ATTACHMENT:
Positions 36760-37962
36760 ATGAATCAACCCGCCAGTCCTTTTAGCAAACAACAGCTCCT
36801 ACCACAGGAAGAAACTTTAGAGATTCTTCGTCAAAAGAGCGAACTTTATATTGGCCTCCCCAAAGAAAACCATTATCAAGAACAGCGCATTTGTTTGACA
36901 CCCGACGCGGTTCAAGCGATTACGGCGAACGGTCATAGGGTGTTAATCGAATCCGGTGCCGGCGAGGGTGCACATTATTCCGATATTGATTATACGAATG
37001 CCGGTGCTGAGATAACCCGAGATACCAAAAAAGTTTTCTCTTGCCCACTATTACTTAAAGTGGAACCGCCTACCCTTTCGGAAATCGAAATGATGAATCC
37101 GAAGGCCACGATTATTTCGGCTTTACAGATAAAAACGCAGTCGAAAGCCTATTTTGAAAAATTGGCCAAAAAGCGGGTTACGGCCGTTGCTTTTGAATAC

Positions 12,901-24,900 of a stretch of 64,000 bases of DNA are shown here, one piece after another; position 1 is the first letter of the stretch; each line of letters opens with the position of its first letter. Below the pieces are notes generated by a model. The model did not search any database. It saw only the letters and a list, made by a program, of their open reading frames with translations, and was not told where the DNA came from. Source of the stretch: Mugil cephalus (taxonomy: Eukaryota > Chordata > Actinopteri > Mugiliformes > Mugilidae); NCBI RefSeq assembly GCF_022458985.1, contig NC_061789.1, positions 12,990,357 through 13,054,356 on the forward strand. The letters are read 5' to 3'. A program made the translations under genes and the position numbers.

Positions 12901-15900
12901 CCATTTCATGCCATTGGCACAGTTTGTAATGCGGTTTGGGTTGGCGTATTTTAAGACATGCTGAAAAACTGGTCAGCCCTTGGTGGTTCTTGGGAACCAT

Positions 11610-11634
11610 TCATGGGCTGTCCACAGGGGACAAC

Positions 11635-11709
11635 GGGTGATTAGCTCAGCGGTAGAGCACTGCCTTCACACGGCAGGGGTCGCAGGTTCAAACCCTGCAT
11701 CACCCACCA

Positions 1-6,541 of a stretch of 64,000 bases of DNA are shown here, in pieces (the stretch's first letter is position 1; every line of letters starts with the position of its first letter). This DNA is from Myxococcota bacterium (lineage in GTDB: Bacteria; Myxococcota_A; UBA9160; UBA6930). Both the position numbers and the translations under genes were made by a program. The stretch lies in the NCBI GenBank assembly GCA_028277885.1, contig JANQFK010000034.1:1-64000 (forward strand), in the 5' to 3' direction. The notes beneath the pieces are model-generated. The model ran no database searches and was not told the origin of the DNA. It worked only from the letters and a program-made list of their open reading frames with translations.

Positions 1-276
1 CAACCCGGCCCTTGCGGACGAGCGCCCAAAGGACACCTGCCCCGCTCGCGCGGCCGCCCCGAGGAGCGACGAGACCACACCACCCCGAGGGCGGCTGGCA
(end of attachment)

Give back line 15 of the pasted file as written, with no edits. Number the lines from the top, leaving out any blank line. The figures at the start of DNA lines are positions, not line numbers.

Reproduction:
Positions 1-6,541 of a stretch of 64,000 bases of DNA are shown here, in pieces (the stretch's first letter is position 1; every line of letters starts with the position of its first letter). This DNA is from Myxococcota bacterium (lineage in GTDB: Bacteria; Myxococcota_A; UBA9160; UBA6930). Both the position numbers and the translations under genes were made by a program. The stretch lies in the NCBI GenBank assembly GCA_028277885.1, contig JANQFK010000034.1:1-64000 (forward strand), in the 5' to 3' direction. The notes beneath the pieces are model-generated. The model ran no database searches and was not told the origin of the DNA. It worked only from the letters and a program-made list of their open reading frames with translations.